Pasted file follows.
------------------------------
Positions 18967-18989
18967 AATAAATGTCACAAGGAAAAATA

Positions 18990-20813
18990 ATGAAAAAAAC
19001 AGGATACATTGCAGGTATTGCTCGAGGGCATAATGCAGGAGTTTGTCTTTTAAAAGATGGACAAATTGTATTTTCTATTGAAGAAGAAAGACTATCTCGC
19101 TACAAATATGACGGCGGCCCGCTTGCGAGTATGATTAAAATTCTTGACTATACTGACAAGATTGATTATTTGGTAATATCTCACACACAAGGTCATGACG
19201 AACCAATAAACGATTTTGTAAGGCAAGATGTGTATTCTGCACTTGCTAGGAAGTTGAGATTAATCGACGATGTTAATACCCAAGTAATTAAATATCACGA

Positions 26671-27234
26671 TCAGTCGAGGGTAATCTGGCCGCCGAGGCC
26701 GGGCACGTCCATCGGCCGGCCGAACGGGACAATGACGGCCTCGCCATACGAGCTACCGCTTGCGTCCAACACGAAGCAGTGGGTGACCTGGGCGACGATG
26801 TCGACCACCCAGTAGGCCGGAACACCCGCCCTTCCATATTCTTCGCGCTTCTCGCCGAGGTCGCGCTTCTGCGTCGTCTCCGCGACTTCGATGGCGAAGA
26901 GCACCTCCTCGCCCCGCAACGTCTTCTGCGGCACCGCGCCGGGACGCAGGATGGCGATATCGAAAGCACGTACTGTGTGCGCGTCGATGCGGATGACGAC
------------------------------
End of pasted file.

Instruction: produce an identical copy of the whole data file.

Positions 18967-18989
18967 AATAAATGTCACAAGGAAAAATA

Positions 18990-20813
18990 ATGAAAAAAAC
19001 AGGATACATTGCAGGTATTGCTCGAGGGCATAATGCAGGAGTTTGTCTTTTAAAAGATGGACAAATTGTATTTTCTATTGAAGAAGAAAGACTATCTCGC
19101 TACAAATATGACGGCGGCCCGCTTGCGAGTATGATTAAAATTCTTGACTATACTGACAAGATTGATTATTTGGTAATATCTCACACACAAGGTCATGACG
19201 AACCAATAAACGATTTTGTAAGGCAAGATGTGTATTCTGCACTTGCTAGGAAGTTGAGATTAATCGACGATGTTAATACCCAAGTAATTAAATATCACGA

Positions 26671-27234
26671 TCAGTCGAGGGTAATCTGGCCGCCGAGGCC
26701 GGGCACGTCCATCGGCCGGCCGAACGGGACAATGACGGCCTCGCCATACGAGCTACCGCTTGCGTCCAACACGAAGCAGTGGGTGACCTGGGCGACGATG
26801 TCGACCACCCAGTAGGCCGGAACACCCGCCCTTCCATATTCTTCGCGCTTCTCGCCGAGGTCGCGCTTCTGCGTCGTCTCCGCGACTTCGATGGCGAAGA
26901 GCACCTCCTCGCCCCGCAACGTCTTCTGCGGCACCGCGCCGGGACGCAGGATGGCGATATCGAAAGCACGTACTGTGTGCGCGTCGATGCGGATGACGAC